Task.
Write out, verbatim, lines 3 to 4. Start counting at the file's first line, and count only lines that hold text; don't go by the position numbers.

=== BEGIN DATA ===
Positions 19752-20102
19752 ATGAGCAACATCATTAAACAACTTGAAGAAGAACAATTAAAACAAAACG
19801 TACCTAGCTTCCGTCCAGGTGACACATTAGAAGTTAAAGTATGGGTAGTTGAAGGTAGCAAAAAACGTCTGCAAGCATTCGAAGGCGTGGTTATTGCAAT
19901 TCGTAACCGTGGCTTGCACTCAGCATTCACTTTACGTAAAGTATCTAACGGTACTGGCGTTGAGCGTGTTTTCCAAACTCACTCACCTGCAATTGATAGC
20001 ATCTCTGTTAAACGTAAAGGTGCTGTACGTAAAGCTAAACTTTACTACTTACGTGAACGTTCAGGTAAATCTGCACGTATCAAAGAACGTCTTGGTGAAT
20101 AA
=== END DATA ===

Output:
19801 TACCTAGCTTCCGTCCAGGTGACACATTAGAAGTTAAAGTATGGGTAGTTGAAGGTAGCAAAAAACGTCTGCAAGCATTCGAAGGCGTGGTTATTGCAAT
19901 TCGTAACCGTGGCTTGCACTCAGCATTCACTTTACGTAAAGTATCTAACGGTACTGGCGTTGAGCGTGTTTTCCAAACTCACTCACCTGCAATTGATAGC